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Our Policy Agenda

Phoenix Zones Initiative envisions that public policies, institutions, and practices can become socially, environmentally, and economically just, and that they can uplift the most vulnerable.

Accordingly, Phoenix Zones Initiative campaigns for public policy that is inclusive, evidence-based, and catalytic. Our primary objective is to highlight the indelible links between the rights, health, and wellbeing of people, animals, and the planet by advocating for synergistic policy solutions. We lead, build, and work with coalitions to uplift the least-empowered individuals and populations.

We see opportunities to promote justice and equity through movements composed of diverse groups of people from all over the world who see a better way forward. No manner of exploitation is a necessary means to any goal that truly benefits us all. Since the most vulnerable are usually the first and last to be exploited, they are where Phoenix Zones Initiative puts its focus. If the most vulnerable thrive, the rest of us will too.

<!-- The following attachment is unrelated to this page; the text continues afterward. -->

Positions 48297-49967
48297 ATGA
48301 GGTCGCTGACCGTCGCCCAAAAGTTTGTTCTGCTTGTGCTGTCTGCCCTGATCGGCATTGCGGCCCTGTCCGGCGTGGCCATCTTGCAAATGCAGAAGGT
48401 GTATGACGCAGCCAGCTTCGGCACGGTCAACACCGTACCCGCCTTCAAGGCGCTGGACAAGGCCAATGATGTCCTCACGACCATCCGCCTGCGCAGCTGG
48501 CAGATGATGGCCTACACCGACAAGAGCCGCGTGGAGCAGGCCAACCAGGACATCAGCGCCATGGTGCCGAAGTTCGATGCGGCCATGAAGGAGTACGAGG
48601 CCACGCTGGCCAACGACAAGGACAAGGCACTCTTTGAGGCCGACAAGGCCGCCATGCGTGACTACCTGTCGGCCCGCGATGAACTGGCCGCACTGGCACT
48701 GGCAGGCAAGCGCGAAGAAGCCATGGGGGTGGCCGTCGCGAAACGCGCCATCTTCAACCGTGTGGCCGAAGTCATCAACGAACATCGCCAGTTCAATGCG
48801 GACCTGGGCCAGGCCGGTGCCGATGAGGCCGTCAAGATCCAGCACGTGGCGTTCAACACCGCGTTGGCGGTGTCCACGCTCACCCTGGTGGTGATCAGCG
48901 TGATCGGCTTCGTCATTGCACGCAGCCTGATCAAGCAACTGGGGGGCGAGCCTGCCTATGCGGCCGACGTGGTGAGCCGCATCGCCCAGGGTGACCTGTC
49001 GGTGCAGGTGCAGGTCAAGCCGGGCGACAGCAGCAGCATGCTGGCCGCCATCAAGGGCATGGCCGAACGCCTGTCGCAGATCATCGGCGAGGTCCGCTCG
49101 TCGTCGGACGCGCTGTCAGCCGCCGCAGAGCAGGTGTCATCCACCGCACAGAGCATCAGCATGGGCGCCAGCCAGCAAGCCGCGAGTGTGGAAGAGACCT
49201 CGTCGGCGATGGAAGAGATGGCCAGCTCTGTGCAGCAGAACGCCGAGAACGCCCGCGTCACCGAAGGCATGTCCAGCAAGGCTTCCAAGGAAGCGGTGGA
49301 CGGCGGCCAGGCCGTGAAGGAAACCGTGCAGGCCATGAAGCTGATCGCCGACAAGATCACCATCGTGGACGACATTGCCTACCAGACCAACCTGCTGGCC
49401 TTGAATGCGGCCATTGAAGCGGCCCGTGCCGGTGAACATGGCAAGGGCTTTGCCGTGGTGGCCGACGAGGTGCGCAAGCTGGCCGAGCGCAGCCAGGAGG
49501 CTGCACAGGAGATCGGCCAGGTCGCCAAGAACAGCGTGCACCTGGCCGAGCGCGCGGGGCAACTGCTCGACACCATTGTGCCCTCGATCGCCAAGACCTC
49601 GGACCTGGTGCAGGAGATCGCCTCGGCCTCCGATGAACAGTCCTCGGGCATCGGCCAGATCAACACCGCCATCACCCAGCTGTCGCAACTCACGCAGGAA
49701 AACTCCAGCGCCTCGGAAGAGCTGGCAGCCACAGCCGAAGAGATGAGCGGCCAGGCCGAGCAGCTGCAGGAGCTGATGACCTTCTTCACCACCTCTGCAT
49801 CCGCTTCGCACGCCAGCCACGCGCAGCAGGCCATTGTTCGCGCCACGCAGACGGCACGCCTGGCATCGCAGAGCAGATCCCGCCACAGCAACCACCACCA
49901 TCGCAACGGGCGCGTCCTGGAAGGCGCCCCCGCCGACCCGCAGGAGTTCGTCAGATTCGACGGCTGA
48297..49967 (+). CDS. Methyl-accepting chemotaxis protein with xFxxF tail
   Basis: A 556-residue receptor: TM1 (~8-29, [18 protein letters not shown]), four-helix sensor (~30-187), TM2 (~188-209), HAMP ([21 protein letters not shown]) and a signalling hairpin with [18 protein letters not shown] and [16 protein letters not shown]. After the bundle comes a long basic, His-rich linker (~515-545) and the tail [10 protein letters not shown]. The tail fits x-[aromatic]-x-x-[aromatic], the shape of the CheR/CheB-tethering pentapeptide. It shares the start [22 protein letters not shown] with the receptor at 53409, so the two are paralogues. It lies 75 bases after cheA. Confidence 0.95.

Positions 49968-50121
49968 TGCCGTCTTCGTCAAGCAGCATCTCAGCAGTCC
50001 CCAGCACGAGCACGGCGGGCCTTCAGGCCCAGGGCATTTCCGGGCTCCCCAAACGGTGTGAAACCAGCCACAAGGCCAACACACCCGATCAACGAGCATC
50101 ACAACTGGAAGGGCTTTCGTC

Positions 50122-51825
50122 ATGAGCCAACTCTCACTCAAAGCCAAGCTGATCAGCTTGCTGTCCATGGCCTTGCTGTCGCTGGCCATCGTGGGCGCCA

I cannot afford the luxury of fighting one form of oppression only. I cannot afford to believe that freedom from intolerance is the right of only one particular group. And I cannot afford to choose between the fronts upon which I must battle these forces of discrimination, wherever they appear to destroy me. And when they appear to destroy me, it will not be long before they appear to destroy you.

—Audre Lorde

Our Policy Priorities:

Stop Exploitation and Abuse to Obtain Food, Fiber, and Knowledge

Institutions and laws that govern the industrial pursuit of food, fiber, and knowledge often protect, promote, and underwrite the exploitation of people and animals for economic profit.

No one’s economic interests should be vested in exploitation and abuse.